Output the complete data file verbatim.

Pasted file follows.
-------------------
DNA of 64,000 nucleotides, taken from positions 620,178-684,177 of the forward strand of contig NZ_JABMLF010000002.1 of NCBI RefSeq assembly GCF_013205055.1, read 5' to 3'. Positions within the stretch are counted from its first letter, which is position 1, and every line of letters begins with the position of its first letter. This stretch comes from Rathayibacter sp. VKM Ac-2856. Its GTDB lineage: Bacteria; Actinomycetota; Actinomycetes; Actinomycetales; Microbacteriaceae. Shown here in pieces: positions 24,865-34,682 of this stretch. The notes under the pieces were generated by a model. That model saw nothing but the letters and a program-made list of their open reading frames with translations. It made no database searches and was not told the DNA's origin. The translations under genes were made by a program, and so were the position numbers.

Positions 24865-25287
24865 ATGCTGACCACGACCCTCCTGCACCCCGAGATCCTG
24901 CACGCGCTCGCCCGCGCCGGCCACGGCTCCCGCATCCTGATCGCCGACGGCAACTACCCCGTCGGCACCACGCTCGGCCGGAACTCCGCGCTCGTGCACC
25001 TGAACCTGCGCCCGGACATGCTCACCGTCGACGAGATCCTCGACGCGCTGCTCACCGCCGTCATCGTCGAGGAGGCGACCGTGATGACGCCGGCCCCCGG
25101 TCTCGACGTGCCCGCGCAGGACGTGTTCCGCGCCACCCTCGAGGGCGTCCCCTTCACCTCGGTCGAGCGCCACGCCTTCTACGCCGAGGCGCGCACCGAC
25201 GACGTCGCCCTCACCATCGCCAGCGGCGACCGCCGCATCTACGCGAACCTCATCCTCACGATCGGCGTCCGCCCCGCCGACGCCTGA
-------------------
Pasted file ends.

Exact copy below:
DNA of 64,000 nucleotides, taken from positions 620,178-684,177 of the forward strand of contig NZ_JABMLF010000002.1 of NCBI RefSeq assembly GCF_013205055.1, read 5' to 3'. Positions within the stretch are counted from its first letter, which is position 1, and every line of letters begins with the position of its first letter. This stretch comes from Rathayibacter sp. VKM Ac-2856. Its GTDB lineage: Bacteria; Actinomycetota; Actinomycetes; Actinomycetales; Microbacteriaceae. Shown here in pieces: positions 24,865-34,682 of this stretch. The notes under the pieces were generated by a model. That model saw nothing but the letters and a program-made list of their open reading frames with translations. It made no database searches and was not told the DNA's origin. The translations under genes were made by a program, and so were the position numbers.

Positions 24865-25287
24865 ATGCTGACCACGACCCTCCTGCACCCCGAGATCCTG
24901 CACGCGCTCGCCCGCGCCGGCCACGGCTCCCGCATCCTGATCGCCGACGGCAACTACCCCGTCGGCACCACGCTCGGCCGGAACTCCGCGCTCGTGCACC
25001 TGAACCTGCGCCCGGACATGCTCACCGTCGACGAGATCCTCGACGCGCTGCTCACCGCCGTCATCGTCGAGGAGGCGACCGTGATGACGCCGGCCCCCGG
25101 TCTCGACGTGCCCGCGCAGGACGTGTTCCGCGCCACCCTCGAGGGCGTCCCCTTCACCTCGGTCGAGCGCCACGCCTTCTACGCCGAGGCGCGCACCGAC
25201 GACGTCGCCCTCACCATCGCCAGCGGCGACCGCCGCATCTACGCGAACCTCATCCTCACGATCGGCGTCCGCCCCGCCGACGCCTGA